Bug 204989 - Disk I/O Slows During Heavy Disk Usage
Disk I/O Slows During Heavy Disk Usage
Status: CLOSED DUPLICATE of bug 204988
Product: Red Hat Enterprise Linux 4
Classification: Red Hat
Component: kernel (Show other bugs)
4.0
All Linux
medium Severity urgent
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Assigned To: Red Hat Kernel Manager
Brian Brock
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Depends On:
Blocks:
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Reported: 2006-09-01 17:14 EDT by Brendan Illingworth
Modified: 2007-11-30 17:07 EST (History)
1 user (show)

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Fixed In Version:
Doc Type: Bug Fix
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Last Closed: 2006-09-25 10:09:08 EDT
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Attachments (Terms of Use)
shows incremental and total transfer rate of large files (3.26 KB, text/plain)
2006-09-01 17:14 EDT, Brendan Illingworth
no flags Details

  None (edit)
Description Brendan Illingworth 2006-09-01 17:14:30 EDT
Description of problem:

Disk I/O slows dramatically after continual heavy disk usage.  When 
transferring a large file (>3GB) Linux appears to introduce a huge amount of 
CPU overhead after transferring part of the file and slows the disk I/O to 
about one fourth of the prior transfer rate.  On some systems the a 100GB file 
transfers at full speed for about 80GB (a 160GB disk) and then the rest of the 
file is transfered at approximately one quarter of the original rate.  On 
another system (an 80GB disk) a 20GB file is transfered at full speed for 
about 3GB and then the ENTIRE remainder is transferred at the much lower rate 
(in this case about one eighth the orginal rate).  The application uses 
DIRECT_IO and this occurs in both SMP and NON-SMP.  It has also been reported 
by other users that a similar problem occurs when continually writing files 
that are only 100-200MB.  Occurs on RAIDs and single disks.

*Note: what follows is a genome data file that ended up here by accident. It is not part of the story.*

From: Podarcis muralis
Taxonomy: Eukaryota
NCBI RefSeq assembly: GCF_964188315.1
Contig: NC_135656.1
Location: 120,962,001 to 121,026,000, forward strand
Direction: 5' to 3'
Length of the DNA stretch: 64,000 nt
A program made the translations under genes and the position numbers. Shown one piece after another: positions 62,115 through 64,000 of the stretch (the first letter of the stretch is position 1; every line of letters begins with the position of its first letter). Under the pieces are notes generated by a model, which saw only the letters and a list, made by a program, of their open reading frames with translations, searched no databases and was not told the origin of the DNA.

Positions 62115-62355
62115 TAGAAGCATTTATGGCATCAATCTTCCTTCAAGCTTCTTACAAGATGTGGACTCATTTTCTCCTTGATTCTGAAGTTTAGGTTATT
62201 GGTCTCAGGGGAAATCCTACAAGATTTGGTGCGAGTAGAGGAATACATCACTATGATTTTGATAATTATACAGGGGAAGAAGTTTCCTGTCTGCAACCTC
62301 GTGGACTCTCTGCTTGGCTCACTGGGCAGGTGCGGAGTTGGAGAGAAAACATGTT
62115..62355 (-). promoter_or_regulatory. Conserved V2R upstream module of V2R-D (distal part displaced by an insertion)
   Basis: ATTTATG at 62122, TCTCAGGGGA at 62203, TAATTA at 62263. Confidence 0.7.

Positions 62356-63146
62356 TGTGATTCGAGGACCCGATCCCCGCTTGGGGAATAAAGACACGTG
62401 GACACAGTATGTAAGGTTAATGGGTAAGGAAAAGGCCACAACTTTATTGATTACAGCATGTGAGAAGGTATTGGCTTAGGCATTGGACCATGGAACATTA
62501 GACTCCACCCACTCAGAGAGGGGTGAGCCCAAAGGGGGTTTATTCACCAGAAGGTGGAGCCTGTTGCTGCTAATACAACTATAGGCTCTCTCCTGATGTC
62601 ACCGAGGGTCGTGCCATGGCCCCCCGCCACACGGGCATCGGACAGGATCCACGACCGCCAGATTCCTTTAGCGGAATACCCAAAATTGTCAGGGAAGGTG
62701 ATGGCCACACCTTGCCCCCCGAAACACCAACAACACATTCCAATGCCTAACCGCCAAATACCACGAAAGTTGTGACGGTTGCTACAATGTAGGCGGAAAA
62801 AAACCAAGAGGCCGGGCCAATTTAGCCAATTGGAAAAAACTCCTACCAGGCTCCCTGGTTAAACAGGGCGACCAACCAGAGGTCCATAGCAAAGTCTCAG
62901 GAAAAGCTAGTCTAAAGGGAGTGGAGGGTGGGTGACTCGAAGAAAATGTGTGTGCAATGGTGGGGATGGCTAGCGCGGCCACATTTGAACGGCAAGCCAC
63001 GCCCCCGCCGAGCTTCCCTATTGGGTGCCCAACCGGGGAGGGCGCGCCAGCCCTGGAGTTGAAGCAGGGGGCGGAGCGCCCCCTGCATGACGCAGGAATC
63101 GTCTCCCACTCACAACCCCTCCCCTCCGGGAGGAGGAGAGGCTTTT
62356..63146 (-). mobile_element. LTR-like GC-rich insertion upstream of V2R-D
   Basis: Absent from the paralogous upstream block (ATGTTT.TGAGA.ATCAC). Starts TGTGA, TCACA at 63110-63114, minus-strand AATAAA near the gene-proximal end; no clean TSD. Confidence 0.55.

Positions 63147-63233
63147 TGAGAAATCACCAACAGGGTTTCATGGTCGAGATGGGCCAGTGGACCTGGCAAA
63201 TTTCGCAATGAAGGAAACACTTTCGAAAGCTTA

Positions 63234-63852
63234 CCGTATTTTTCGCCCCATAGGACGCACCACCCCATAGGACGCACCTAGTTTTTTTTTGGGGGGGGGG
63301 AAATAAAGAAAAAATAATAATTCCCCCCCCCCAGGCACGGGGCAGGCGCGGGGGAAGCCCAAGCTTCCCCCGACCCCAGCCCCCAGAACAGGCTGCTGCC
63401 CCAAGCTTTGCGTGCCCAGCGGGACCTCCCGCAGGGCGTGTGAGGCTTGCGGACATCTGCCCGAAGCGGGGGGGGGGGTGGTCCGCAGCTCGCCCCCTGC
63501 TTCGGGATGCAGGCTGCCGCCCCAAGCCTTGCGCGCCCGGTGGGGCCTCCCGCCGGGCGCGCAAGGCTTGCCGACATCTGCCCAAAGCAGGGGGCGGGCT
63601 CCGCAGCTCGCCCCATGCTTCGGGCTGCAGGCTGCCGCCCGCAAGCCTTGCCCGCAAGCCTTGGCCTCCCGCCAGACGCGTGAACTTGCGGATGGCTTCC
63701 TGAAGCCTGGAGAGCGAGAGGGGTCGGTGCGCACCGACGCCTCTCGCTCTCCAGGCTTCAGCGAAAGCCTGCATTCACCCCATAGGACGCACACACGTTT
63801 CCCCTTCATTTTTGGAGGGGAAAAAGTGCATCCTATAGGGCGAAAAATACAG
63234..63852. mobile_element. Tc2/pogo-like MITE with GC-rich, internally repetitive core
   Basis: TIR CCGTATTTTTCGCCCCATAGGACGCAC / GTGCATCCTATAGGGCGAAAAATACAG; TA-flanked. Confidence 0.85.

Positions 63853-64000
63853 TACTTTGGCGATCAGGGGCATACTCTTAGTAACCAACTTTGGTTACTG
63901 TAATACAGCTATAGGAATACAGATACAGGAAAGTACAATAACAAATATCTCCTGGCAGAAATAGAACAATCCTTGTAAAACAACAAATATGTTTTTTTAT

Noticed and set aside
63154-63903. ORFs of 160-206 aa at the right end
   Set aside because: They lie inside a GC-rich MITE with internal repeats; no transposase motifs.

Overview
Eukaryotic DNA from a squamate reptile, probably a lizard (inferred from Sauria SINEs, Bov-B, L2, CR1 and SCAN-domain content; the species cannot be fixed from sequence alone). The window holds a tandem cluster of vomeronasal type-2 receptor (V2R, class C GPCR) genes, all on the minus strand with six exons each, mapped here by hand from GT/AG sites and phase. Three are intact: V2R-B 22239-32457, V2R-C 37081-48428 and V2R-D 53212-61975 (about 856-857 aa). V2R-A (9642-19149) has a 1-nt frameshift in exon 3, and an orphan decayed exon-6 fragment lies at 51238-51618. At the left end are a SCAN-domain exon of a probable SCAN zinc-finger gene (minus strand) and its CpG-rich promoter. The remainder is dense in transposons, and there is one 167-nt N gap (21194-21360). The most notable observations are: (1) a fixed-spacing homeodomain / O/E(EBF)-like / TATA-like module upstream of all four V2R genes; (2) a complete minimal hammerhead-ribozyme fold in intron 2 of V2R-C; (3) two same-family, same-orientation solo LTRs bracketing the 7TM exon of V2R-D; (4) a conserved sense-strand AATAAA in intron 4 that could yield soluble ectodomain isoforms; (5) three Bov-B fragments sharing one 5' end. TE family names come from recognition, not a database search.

How reproducible:

The best way to replicate the slowing disk I/O issue is to compile the 
attached program using " gcc -o disk_test disk_test.c -D_GNU_SOURCE ".  The 
program transfers 512KB blocks and every 100 blocks (50MB) outputs a status 
message showing the time (in milli-seconds) that the last 100 blocks took to 
transfer.  If you do not see an increase in these times edit disk_test.c 
(attached) and change the line " block_count = 5000; " to a much higher number 
(80% of the disk space available is likely sufficient).

Steps to Reproduce:
1. download disk_test.c
2. gcc -o disk_test disk_test.c -D_GNU_SOURCE 
3. run disk_test; edit the number of blocks and recompile if the issue is not 
seen
  
Actual results:

On a single SATA drive I will see a sustained transfer rate of about 33MBps 
for up to 80GB (disk size is 160GB, disk cache is 8MB, system has 3GB RAM, 
using DIRECT_IO, ext3, default scheduler) when transferring a 100GB file.  The 
remaining 20GB is transferred at an unchanging rate of about 8MBps.
Comment 1 Brendan Illingworth 2006-09-01 17:14:30 EDT
Created attachment 135413 [details]
shows incremental and total transfer rate of large files
Comment 2 Harald Hoyer 2006-09-25 10:09:08 EDT

*** This bug has been marked as a duplicate of 204988 ***

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